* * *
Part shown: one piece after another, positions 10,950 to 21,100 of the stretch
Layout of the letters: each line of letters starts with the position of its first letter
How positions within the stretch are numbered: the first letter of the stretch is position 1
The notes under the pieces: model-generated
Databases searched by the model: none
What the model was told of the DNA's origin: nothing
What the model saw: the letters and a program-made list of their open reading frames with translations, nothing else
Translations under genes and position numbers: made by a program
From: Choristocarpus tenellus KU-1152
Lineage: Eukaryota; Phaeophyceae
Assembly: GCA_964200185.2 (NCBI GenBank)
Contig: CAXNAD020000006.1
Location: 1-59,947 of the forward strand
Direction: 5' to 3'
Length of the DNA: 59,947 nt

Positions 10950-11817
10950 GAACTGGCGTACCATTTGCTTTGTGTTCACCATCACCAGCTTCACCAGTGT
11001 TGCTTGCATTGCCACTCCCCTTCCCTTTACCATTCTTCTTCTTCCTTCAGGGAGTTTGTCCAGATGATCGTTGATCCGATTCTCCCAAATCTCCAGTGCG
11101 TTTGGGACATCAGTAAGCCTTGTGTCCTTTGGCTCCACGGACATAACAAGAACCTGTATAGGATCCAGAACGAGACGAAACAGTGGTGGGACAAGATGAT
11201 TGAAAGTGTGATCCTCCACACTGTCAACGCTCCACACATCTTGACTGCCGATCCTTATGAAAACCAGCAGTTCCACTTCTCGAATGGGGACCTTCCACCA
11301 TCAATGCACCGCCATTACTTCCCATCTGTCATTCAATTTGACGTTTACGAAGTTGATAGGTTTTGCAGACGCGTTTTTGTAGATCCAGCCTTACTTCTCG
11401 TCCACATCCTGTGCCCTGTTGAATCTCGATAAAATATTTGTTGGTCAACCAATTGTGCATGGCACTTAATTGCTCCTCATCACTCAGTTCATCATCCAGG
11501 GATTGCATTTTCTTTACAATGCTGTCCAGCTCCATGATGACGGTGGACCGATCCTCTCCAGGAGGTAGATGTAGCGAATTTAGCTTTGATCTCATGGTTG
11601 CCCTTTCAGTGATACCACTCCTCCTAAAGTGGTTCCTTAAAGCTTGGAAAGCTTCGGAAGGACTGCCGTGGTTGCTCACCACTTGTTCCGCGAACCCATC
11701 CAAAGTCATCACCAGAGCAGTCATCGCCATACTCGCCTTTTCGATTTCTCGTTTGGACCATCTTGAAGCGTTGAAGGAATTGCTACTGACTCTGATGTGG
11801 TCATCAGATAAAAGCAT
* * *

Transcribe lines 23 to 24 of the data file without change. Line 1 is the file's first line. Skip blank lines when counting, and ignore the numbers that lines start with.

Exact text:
11501 GATTGCATTTTCTTTACAATGCTGTCCAGCTCCATGATGACGGTGGACCGATCCTCTCCAGGAGGTAGATGTAGCGAATTTAGCTTTGATCTCATGGTTG
11601 CCCTTTCAGTGATACCACTCCTCCTAAAGTGGTTCCTTAAAGCTTGGAAAGCTTCGGAAGGACTGCCGTGGTTGCTCACCACTTGTTCCGCGAACCCATC